RONALD Reagan typically included in his State of the Union speeches a reference to a constitutional amendment restricting abortion. And, typically, he went about his business, the next day and the days after, ignoring his own words.
As is perhaps true of Mitt Romney, Reagan's feelings about abortion and other “life” issues were somewhat elastic. Yet Reagan remains a beloved figure among today's supporters of Rick Santorum, including those who consider themselves “Reagan Republicans.”
Consider that Reagan is beloved today not because he advanced the anti-abortion cause but because he restored belief in American exceptionalism, worked to shrink government, talked tough with our enemies, cut taxes and grew the economy. This is what Romney could do as well, but he must first convince GOP voters that he deserves the nomination.
We confess to being disappointed that Romney doesn't have the nomination already in hand. Part of the problem is Republican emphasis on social issues, which makes Santorum appealing. Part of it is Romney himself — his perplexing inability to close the deal, including the dead heat Tuesday with Santorum in Romney's home state of Michigan. Voters there would be wise to think toward November, and the face-off with Obama.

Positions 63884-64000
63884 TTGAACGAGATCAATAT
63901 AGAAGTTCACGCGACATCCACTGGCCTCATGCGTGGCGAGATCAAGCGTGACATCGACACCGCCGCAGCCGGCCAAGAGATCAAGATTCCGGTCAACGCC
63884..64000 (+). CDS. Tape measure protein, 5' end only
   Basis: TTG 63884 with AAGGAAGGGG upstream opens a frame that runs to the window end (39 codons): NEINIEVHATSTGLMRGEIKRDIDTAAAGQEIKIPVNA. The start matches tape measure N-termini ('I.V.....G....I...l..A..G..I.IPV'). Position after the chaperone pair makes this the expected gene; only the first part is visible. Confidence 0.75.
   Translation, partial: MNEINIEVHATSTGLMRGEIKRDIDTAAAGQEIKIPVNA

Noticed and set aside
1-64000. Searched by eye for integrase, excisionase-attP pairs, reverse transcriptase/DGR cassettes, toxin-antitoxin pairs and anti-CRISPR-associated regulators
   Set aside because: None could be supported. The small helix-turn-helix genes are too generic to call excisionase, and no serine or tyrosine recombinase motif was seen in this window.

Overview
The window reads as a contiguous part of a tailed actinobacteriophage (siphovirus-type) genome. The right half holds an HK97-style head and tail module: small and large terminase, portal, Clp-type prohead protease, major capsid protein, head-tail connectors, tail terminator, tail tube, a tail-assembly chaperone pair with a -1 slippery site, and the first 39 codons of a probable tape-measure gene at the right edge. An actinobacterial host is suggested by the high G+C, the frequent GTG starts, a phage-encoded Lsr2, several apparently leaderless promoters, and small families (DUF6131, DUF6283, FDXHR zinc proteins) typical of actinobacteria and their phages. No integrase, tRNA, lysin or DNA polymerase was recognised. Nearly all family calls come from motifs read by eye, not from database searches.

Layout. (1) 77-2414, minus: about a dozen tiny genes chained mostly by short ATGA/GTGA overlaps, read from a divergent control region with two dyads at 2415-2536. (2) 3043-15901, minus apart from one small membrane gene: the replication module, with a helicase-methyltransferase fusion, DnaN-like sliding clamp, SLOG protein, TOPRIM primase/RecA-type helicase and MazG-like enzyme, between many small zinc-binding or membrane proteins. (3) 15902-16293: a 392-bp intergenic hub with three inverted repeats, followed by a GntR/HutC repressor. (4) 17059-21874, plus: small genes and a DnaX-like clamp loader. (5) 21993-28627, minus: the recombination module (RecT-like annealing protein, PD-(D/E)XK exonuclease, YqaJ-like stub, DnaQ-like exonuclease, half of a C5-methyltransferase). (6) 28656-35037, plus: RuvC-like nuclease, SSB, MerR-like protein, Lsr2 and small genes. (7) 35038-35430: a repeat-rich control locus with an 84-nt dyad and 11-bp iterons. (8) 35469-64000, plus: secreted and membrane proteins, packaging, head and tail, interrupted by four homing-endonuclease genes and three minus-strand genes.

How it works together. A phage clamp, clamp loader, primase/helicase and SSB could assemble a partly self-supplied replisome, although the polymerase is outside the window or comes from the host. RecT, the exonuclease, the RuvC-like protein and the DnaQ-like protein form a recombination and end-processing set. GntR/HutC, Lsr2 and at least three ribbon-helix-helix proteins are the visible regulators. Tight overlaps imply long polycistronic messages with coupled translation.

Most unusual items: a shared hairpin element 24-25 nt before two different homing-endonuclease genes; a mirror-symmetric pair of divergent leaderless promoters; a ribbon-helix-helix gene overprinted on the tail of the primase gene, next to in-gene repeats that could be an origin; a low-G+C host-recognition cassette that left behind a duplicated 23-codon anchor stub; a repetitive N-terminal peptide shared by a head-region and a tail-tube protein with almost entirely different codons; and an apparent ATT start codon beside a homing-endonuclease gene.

Republicans favoring Santorum in next Tuesday's Oklahoma primary should do the same. That's when their idealism will face a reality check. If Barack Obama is given another term, the values antithetical to Santorum supporters will be advanced for the next four years. During those years, Obama would choose one or more justices for the U.S. Supreme Court.
No candidate in the race will be able to do any more about abortion than Reagan could do. It's clear, though, that Obama could do a lot to diminish religious freedom in this area. What would stop him? Certainly not the Supreme Court if Obama can reverse the narrow conservative majority. Only the election of the Republican nominee would put the brakes on.